1.    Do I have to conform? It’s human nature—everyone wants to fit in. We want to feel comfortable, accepted, and loved.  When making friends proves difficult, conformity seems to triumph over individuality. To an outsider, social skills and popularity render instant happiness. During freshmen year, students often ask themselves, how much of me am I willing to forfeit?  Am I willing to lie about who I am?
    2.    Do I pick a major based on passion or post-graduate salary? Many freshmen hear a piece of conventional wisdom, “Minor in what you love, but major in what gets you a job.” College students stand at a pivotal crossroads in their lives, torn by conflicting voices. In one ear, we hear encouraging whispers of pursuing passions; in the other, we’re fed constant reminders of debt, expense, and the pressure to provide.
    3.    Do I have to adhere to “hookup culture”? We’ve all heard our friends’ and parents’ stories about finding love in college. Today, the hype over casual hookups seems to squash the idea of the classic, committed relationship. Do couples even meet in class anymore? Many freshmen enter the first year with an idea of the “norm” already in place—the courting happens after hours, often with a drink in hand. Is casual sex okay?
    4.    How do I live with someone else? In college, roommates present gifts and challenges, all in one. Soon, moments of “me time” shrink from entire evenings to convenient class schedule incongruencies. On move-in day some freshmen meet lifelong best friends; others meet acquaintances. Regardless of the situation, freshmen quickly learn that they’ll have to address both trivial and complex roommate conflicts. How do I tell someone that his or her behavior bothers me? What’s normal, and what constitutes “crossing the line”?
    5.    Do I party? The media broadcasts that college life revolves around one thing—parties. We hear the message loud and clear. A typical night involves keg stands, sweaty, packed basements, and an endless supply of potent drinks, right? Freshmen ask themselves, do I have to party to fit in? Does everyone drink?  Unfortunately, the consequences of underage binge drinking (including it’s illegality) outlast the day-after headache. What does partying mean for my reputation?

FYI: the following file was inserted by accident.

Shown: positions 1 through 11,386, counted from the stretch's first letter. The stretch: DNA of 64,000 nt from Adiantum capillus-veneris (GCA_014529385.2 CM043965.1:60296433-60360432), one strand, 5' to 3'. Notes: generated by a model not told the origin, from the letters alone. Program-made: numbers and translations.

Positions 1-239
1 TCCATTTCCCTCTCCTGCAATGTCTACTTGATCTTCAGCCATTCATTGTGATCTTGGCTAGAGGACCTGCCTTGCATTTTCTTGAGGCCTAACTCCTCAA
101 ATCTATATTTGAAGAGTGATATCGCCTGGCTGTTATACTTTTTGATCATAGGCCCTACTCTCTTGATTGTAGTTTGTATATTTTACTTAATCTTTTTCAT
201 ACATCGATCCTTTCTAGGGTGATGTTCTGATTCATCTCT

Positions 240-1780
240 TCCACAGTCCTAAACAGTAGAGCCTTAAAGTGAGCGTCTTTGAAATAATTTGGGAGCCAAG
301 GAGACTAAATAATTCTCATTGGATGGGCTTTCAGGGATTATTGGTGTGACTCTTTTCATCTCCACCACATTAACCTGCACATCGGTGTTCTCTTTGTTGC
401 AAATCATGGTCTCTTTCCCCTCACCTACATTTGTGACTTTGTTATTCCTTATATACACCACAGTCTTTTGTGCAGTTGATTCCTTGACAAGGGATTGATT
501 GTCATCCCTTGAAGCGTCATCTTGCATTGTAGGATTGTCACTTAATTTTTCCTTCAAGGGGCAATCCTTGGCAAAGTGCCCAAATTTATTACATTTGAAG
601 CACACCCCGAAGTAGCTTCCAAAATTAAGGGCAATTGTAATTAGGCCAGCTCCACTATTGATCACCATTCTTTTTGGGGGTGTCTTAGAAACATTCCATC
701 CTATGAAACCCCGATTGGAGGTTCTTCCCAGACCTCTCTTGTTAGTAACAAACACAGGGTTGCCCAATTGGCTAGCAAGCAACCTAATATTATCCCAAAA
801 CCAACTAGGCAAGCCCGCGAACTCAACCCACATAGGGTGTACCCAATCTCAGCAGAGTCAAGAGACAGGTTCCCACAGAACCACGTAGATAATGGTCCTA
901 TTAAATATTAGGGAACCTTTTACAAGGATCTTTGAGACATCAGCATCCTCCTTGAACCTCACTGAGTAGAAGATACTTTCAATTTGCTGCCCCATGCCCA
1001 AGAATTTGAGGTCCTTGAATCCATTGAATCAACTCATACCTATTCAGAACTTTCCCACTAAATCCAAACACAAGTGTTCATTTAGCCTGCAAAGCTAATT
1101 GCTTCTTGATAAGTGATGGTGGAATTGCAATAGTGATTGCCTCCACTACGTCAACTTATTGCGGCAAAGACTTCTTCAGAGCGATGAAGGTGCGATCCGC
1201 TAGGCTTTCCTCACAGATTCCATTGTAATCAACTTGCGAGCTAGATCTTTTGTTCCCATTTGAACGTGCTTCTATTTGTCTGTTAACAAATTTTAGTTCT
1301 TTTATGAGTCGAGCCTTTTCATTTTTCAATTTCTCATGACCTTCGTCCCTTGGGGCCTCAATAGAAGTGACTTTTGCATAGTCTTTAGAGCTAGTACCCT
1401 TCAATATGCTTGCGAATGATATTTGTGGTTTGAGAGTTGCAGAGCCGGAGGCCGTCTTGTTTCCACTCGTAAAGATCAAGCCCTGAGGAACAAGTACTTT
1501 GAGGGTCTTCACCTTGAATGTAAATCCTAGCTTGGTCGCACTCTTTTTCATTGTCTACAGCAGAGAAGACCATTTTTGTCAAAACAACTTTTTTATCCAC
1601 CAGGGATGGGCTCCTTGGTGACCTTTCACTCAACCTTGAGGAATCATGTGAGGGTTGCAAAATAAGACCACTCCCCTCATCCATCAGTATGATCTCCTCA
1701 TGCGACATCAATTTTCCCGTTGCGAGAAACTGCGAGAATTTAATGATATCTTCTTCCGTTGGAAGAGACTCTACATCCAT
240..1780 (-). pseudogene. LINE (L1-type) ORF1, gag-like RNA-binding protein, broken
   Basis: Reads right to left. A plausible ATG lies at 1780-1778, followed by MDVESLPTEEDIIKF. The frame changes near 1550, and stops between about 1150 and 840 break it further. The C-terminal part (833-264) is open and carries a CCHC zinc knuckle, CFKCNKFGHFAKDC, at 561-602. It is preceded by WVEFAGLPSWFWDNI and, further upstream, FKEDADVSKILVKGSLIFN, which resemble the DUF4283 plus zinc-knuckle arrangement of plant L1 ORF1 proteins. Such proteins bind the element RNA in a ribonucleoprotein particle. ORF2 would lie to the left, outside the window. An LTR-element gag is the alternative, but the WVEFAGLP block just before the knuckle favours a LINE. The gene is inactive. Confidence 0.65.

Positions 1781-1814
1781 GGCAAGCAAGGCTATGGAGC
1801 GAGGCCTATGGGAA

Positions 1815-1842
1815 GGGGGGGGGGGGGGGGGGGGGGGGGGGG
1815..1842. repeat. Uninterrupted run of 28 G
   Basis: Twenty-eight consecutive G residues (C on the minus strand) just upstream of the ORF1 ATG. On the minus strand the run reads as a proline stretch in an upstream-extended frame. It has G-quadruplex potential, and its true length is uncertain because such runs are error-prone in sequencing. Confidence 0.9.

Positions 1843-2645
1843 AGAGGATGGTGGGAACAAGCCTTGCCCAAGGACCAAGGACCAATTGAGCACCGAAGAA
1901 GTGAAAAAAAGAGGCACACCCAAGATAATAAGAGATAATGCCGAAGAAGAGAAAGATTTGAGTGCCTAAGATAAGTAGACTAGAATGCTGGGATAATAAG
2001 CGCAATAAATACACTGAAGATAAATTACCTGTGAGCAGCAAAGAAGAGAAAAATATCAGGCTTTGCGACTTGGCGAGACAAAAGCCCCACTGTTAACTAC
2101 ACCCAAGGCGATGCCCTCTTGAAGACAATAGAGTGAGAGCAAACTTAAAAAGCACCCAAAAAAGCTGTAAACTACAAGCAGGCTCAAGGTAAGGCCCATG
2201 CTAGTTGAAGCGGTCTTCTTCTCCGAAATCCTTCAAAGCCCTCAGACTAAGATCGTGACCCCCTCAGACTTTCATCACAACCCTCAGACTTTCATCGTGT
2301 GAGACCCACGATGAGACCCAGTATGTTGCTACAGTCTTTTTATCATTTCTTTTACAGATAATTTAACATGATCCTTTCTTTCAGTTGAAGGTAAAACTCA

•  Waitlists and VIPs

    Tuesday, May. 27, 2014

    **DISCLAIMER: All characters and scenarios in this post are fictional.**

    Callie is the Senior Events Coordinator on her student government. She plans senior events throughout the year, but the biggest event is Senior Ball. Hosted each spring, the event includes a night of wine and dancing for 1,000 members of the senior class. Due to chaperone restrictions, venue requirements, and transportation issues, attendance cannot exceed 1,000 students. Each year, about 100 seniors who want to attend Senior Ball must be turned away.

    This year, the number of seniors who could not get tickets is even greater. The event sold out in two hours, and the line to purchase tickets was wrapped around the block. Callie had to turn away many seniors, including a few of her close friends. As she goes through the list of attendees a few days before the event, Callie realizes that there were some errors in data entry and five tickets remain. Since there was no possibility of adding additional spaces, Callie did not create a waiting list. Callie immediately thinks of her friends. She knows that there are other seniors who desperately want tickets, but she could easily fill the spots from only her friend group. Callie wonders if she can just distribute the tickets to her friends. They really want to go, and she wants them to be there. Callie spent the last several months working on the event, and thinks she deserves to have all her friends there to share it with her.

    She knows she could send an email to the senior class and create a waiting list, and draw names from the people who respond, but with only a few days before the event, Callie doesn’t feel that she has the time. She has to visit the venue, establish the set-up, confirm all the contracts and reservations, train volunteers for the event check-in, and make sure each participant has turned in the waivers. She knows that she’ll receive hundreds of responses about the tickets, and creating the waiting list will detract from her ability to prepare for a great event. For just five tickets, it doesn’t seem worth the extra work.